This syntax works:

$b{"x"} = [1,2,3];
pp %b;
# Displays ("x", [1, 2, 3]) 

But I need to be able to dynamically create the array's contents and assign it later. This does not work; help, what's the obvious part I'm missing?

@a = [1,2,3];
$b{"x"} = @a;
pp %b;
# Shows up as ("x", 1) ... not what I want or expected.

Tried these variations, too.

$b{"x"} = [@a];  # ("x", [[1, 2, 3]])  ...close

$b{"x"} = \@a;   # ("x", [[1, 2, 3]])  

$b{"x"} = [\@a]; # ("x", [[[1, 2, 3]]])  

$b{"x"} = %a;    # ("x", 0)

$b{"x"} = $a;    # ("x", undef)

$b{"x"} = [$a];  # ("x", [undef])

$b{"x"} = @{@a};  # ("x", 0) 

And, ideally, I'd like to be able to get the array back out later as an array.

  • My "pretty print" function came from CPAN -- use Data::Dump qq/pp/; Mar 21, 2011 at 23:10

3 Answers 3


The part you're missing is that @a = [1,2,3] doesn't make an array with 3 elements. It makes an array with one element which is an arrayref.

You meant @a = (1,2,3).

To assign that array to a hash element, you'd use either $b{"x"} = [@a] or $b{"x"} = \@a, depending on what you're trying to do. [@a] makes a new arrayref containing a copy of the current contents of @a. If the contents of @a change after that, it has no effect on $b{x}.

On the other hand, \@a gives you a reference to @a itself. If you then change the contents of @a, that will be visible in $b{x} (and vice versa).

  • Thanks, I've been staring at the square brackets and seeing parenthesis. Mar 22, 2011 at 1:26

You need to read the perlref documentation that talks about references.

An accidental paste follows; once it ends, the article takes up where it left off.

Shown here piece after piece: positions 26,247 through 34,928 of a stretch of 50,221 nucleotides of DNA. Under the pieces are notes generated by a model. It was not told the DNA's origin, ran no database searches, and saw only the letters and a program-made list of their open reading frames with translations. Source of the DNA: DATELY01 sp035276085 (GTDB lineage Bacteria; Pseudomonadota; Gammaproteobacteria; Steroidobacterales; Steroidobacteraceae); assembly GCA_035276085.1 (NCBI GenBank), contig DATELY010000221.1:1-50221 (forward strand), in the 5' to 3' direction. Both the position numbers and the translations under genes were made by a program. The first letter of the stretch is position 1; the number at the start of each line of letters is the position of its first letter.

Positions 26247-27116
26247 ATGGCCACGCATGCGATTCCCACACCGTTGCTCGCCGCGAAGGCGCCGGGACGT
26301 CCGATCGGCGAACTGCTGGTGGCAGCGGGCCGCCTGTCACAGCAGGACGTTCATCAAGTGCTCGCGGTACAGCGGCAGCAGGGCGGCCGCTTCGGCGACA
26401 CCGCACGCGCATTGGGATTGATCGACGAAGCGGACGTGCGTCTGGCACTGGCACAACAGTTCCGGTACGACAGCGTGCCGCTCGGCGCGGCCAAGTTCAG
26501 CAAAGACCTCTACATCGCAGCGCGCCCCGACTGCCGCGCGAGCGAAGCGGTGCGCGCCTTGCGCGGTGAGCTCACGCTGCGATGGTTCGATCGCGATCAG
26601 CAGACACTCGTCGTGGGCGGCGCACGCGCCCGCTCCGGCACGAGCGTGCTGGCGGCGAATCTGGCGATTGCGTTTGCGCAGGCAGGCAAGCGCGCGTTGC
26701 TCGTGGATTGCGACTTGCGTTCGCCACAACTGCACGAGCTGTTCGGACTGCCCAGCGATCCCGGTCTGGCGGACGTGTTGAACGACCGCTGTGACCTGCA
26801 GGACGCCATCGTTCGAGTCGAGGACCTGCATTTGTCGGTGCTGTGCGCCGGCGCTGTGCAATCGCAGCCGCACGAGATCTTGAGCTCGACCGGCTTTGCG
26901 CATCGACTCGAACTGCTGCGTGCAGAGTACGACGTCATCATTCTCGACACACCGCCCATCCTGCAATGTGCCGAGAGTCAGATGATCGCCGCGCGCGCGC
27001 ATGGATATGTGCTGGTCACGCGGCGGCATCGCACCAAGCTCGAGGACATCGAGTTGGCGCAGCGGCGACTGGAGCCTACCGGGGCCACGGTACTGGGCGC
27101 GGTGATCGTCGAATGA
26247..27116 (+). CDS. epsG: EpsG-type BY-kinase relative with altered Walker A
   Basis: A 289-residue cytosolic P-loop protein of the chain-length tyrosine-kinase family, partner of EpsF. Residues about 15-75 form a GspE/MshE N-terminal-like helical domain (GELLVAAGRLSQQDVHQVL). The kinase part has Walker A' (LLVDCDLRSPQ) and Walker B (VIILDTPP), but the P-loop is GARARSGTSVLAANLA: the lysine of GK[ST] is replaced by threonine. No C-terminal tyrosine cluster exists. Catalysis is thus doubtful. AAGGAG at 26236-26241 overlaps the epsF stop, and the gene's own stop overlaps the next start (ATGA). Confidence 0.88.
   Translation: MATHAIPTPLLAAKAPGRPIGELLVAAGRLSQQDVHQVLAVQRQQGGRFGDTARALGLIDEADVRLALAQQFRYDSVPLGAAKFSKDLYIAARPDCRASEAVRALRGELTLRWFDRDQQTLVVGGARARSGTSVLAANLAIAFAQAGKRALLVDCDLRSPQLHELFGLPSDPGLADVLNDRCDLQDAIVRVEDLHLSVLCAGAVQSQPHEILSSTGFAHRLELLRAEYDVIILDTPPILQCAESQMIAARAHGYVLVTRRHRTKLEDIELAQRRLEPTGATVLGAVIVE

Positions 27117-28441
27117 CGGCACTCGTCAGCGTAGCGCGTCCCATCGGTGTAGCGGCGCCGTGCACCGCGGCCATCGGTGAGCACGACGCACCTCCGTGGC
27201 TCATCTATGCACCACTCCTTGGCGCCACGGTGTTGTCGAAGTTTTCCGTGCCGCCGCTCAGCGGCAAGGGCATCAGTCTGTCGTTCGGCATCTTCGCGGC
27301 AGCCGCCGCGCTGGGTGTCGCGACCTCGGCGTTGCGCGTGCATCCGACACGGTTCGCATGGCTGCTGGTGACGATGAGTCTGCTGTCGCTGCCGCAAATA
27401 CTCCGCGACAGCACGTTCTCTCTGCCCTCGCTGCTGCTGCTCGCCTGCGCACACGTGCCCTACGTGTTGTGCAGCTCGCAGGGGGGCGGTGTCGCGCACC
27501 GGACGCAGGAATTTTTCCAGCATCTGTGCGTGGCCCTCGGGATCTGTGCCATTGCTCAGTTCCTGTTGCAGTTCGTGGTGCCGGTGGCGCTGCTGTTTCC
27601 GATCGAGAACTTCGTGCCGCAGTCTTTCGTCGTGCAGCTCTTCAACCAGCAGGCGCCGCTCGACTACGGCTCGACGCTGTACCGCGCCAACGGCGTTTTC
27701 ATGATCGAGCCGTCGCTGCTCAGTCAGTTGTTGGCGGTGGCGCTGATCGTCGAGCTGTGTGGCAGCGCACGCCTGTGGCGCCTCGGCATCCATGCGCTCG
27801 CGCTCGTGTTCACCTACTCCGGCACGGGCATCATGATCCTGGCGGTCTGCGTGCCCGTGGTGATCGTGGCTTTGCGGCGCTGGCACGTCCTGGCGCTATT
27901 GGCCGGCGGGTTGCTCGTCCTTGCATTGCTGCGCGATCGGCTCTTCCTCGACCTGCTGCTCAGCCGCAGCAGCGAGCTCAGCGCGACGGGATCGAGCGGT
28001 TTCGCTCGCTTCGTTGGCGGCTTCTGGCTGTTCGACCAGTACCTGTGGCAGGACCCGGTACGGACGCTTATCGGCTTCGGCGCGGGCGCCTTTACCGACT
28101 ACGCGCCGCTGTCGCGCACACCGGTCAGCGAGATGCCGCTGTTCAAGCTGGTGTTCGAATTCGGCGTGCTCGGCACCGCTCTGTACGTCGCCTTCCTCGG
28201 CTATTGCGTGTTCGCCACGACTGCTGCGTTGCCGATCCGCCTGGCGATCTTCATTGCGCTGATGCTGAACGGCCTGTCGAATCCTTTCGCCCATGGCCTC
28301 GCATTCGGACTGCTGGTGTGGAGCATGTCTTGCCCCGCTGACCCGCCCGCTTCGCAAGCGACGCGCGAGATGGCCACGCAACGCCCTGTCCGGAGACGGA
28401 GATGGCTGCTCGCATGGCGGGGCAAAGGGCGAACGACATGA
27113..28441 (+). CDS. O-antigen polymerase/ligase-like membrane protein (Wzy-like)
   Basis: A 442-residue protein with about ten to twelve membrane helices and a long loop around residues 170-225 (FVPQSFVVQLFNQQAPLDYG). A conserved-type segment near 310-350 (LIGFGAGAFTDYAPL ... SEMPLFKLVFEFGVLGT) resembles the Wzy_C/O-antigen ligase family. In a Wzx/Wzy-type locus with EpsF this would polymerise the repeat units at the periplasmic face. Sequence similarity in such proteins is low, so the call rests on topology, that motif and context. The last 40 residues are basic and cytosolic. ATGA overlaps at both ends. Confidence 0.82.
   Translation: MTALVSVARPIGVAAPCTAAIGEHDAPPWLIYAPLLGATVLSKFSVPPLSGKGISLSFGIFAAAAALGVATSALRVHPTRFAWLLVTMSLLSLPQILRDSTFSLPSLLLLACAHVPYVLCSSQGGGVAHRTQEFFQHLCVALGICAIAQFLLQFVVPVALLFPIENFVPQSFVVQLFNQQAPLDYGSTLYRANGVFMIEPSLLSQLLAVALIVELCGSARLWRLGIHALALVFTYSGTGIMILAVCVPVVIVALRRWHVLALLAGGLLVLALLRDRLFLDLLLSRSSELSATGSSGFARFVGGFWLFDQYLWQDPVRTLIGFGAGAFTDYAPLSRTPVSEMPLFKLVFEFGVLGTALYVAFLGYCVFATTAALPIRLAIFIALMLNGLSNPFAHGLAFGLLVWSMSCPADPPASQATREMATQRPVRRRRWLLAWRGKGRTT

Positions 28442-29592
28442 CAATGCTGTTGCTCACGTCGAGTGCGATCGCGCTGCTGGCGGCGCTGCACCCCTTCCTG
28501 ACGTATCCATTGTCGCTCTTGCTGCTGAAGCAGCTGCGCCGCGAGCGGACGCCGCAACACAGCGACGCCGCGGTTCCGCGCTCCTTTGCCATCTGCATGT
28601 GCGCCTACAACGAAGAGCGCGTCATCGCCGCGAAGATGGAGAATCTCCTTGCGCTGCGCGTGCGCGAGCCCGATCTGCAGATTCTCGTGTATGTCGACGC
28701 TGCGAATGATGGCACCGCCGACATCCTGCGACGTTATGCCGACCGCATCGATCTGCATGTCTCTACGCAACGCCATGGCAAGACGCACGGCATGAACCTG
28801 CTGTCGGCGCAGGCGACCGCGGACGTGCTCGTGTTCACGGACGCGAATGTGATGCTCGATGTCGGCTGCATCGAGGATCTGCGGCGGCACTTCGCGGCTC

There is a difference in how your arrays are stored:

# this is an array in an array variable
@a = (1, 2, 3);

Verses storing a reference to an array:

# this is an array in a scalar variable stored as a reference to the previous array:
$b = \@a;

Functionally that works like a pointer. Thus you can also store this reference in a hash:

$x{'something'} = \@a;

This all works just fine. What you haven't realized is that []s create references to an array, which you can't store in an array variable. You must store it in a scalar. Thus this instead:

$c = [1, 2, 3];
$x{'else'} = $c;

will work.

And accessing and modifying the array before you do the second assignment can be done using:

$c->[3] = '4';

or by using it in array form dereferencing it first

push @$c, 5;

Your example helped me with hashes. To end up in my code with:

# Following is confusing as hell. We look to store in the hash an array reference.
# But must convert back and fort via an scalar, since actual arrays returned 
# from an hash are copies in perl. i.e. my @a = $lists{$e}; will not work.

       my $a = $lists{$e};
       if(!$a){$a=();$lists{$e} = \@{$a};}
       push @{$a}, $v;

Thank you very much. Will

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